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It's Nutcracker Season! How to Prevent the Most Common Foot and Ankle Injuries in Ballet Dancers
It's Nutcracker Season! How to Prevent the Most Common Foot and Ankle Injuries in Ballet Dancers

The Nutcracker ballet is a holiday tradition that seems as old as the Christmas tree & mistletoe. You’d be hard pressed to find a ballet company that isn’t performing The Nutcracker in the month of December. For ballet dancers, the long rehearsals that must be endured to ensure successful performances will increase their chances of sustaining foot and ankle injuries. Let’s look at how to prevent common foot and ankle injuries during the Nutcracker Season.

The right shoes: An improperly fitting shoe can result in nail avulsion, ingrown toe nails, infection, and injury to soft and hard tissues of the foot. Your shoes must be perfectly fitting in terms of length, width of toe box, vamp type, and shank stiffness.

The right technique: Following the right training protocol under the guidance of a reputable instructor is very important for dancers of all ages to develop their ballet skills while minimizing the risk of suffering foot and ankle injury.

The right surface: When practicing, avoid dancing on hard or uneven floors to prevent risk of hurting your feet and ankles when landing from a jump or performing complicated ballet maneuvers.

The right nourishment: Ensure that you are eating the right type and quantity of food as well as adequate amounts of fluids to maintain your energy levels. You are more likely to misstep and hurt yourself during a performance if your body is not adequately nourished.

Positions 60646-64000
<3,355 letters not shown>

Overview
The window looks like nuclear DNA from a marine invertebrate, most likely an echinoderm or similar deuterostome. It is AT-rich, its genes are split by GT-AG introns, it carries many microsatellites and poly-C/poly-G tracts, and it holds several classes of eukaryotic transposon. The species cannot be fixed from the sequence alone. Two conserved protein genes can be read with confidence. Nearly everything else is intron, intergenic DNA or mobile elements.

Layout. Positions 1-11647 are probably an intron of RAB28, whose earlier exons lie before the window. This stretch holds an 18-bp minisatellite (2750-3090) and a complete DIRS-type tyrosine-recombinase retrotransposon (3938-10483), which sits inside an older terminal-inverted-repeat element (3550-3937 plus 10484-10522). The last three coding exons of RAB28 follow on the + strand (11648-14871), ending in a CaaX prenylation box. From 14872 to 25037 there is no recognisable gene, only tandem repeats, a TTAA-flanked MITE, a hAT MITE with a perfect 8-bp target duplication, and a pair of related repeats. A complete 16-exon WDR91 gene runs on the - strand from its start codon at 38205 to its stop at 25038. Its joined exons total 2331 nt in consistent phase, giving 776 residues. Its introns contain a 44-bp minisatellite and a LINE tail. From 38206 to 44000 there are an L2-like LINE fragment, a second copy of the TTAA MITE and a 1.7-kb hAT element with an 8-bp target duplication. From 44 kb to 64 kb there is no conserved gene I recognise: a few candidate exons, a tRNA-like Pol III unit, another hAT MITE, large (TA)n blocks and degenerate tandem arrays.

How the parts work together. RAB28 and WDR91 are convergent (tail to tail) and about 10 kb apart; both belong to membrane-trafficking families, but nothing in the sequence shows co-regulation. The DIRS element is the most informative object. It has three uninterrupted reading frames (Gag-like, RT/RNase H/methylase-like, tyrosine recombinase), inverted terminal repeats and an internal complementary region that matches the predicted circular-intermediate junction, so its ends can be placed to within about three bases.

The right conditioning: You can strengthen the muscles in your feet and ankles by performing specialized exercises such as towel scrunching, doming, and resistance band point/flex exercises. Strong muscles in the feet and ankle support the joints and ligaments of your feet and provide protection against injury.

The right amount of rest: Adequate rest is essential to give your body a chance to heal from the daily wear and tear. If you are concentrating on pointe work on one day, you should focus on other movements on the next day. This way you are giving one muscle group an opportunity to recover while working out another muscle group.

It must be noted that dancing through the pain is not recommended. If you are experiencing foot or ankle pain that does not seem to be getting better even after a few days of rest, consulting a foot and ankle specialist about treatment may be your best course of action for a quick return to your active lifestyle.

The Foot and Ankle physicians at the Carrell Clinic in Dallas, Texas are trained in treating the most severe and complex foot and ankle conditions. Our specialists will evaluate your foot condition and offer a personalized treatment solution in keeping with your activity level.

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